Fig 8 A New Age, personalised shamanistic altar

Shamanism is everywhere. If we go deep in Hinduism and Buddhism, we find they have their base in shamanism, although now there is a difference between these institutionalised religions and shamanism, which was/is the original tribal earth spirituality.  It is generally agreed that shamanism originated among hunting-and-gathering cultures, and that it persisted within some herding and farming societies after the origins of agriculture. Some would say that the Hindu puja (Fig 9) evolved from the interactive shaman altar.

Fig 9 Hundu family puja

‘New Age’ is a range of spiritual or religious beliefs and practices, derived from shamanism which rapidly grew in the Western world during the 1970s.  Although analytically often considered to be religious, those involved in it typically prefer the designation of spiritual or Mind, Body, Spirit and rarely use the term New Age themselves.

It was in this context that Halesworth Middle School in Suffolk  became involved in defining things of the spirit in their parish churches, particularly the villages representing settlements on the watershed of the River Blyth, which flowed through the town.  The project was taken up by the school’s poetry group, which made links with communities served by the school and its primary feeders. Pupils and their parents took pictures of objects in local churches to focus discussions about the importance of spirituality to a largely secular society.  The idea came from researching the demolition of the medieval church at Linstead Magna and the sale of Ubbeston’s church and its conversion to a private house.  There is now a biennial memorial pilgrimage to the site of Linstead’s church, which together with its churchyard, is a memorial artifact expressed by a crop mark in a huge arable field.  This has become a thin place where imagination about the past and present can run riot.  In this context, Avril Maddrell develops a thesis for the powerful absence-presence in vernacular memorial artefacts, spaces and performances at a variety of scales and locations.  She explores the ways in which the emotions, memory and materiality of absence through death/loss are expressed and negotiated in different memorial forms and landscape settings in the British Isles. She questions how living with absence as a result of bereavement or loss of an historical connection is mediated through different material forms and practices including expressions of continuing spiritual bonds with landscape.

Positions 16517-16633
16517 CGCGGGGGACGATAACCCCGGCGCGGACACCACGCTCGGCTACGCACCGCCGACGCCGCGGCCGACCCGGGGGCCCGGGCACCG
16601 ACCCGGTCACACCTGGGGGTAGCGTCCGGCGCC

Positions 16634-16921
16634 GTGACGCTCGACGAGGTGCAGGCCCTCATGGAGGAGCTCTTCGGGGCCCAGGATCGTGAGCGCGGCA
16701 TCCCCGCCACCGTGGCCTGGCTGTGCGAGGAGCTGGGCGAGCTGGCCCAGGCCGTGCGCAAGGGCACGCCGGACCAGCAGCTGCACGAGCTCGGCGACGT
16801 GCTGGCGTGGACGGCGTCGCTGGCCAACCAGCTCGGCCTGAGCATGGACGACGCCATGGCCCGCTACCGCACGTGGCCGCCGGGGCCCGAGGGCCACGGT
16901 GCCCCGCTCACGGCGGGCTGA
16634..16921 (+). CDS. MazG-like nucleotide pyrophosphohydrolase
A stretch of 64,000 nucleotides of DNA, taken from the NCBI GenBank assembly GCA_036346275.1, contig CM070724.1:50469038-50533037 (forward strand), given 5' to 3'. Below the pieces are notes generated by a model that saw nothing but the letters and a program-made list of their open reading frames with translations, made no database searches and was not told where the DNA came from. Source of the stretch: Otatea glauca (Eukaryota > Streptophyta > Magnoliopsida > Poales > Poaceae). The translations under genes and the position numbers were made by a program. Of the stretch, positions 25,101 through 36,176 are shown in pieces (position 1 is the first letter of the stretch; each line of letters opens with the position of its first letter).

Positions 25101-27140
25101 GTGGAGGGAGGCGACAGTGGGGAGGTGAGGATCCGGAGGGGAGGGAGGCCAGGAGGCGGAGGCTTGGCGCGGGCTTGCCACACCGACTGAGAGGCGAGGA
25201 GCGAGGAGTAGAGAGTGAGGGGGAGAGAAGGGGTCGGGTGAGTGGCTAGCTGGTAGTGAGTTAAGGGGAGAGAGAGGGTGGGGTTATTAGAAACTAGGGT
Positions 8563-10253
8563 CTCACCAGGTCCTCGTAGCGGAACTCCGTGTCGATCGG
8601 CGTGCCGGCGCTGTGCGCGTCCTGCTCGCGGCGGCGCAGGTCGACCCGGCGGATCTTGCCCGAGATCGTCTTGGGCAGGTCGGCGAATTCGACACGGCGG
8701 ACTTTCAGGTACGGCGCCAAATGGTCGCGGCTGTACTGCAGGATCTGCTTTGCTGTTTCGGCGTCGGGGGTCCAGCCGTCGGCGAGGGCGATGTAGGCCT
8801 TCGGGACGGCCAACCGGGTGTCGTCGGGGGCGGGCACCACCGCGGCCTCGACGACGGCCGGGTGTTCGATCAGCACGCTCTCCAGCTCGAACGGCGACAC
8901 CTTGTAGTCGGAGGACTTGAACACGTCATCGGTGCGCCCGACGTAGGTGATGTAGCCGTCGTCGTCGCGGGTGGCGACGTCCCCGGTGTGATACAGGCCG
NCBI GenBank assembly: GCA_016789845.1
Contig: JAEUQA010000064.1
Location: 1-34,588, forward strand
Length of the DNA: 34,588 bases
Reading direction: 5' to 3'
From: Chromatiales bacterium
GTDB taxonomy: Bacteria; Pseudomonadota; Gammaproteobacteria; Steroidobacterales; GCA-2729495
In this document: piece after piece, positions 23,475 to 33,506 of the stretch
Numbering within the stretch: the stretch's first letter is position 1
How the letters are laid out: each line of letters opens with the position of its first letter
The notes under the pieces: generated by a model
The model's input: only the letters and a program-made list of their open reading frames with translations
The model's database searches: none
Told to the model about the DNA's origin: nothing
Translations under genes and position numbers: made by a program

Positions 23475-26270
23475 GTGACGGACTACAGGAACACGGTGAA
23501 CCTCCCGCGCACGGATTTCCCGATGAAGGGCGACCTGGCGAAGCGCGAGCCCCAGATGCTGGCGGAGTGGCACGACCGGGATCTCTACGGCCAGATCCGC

7  A non dualistic pedagogy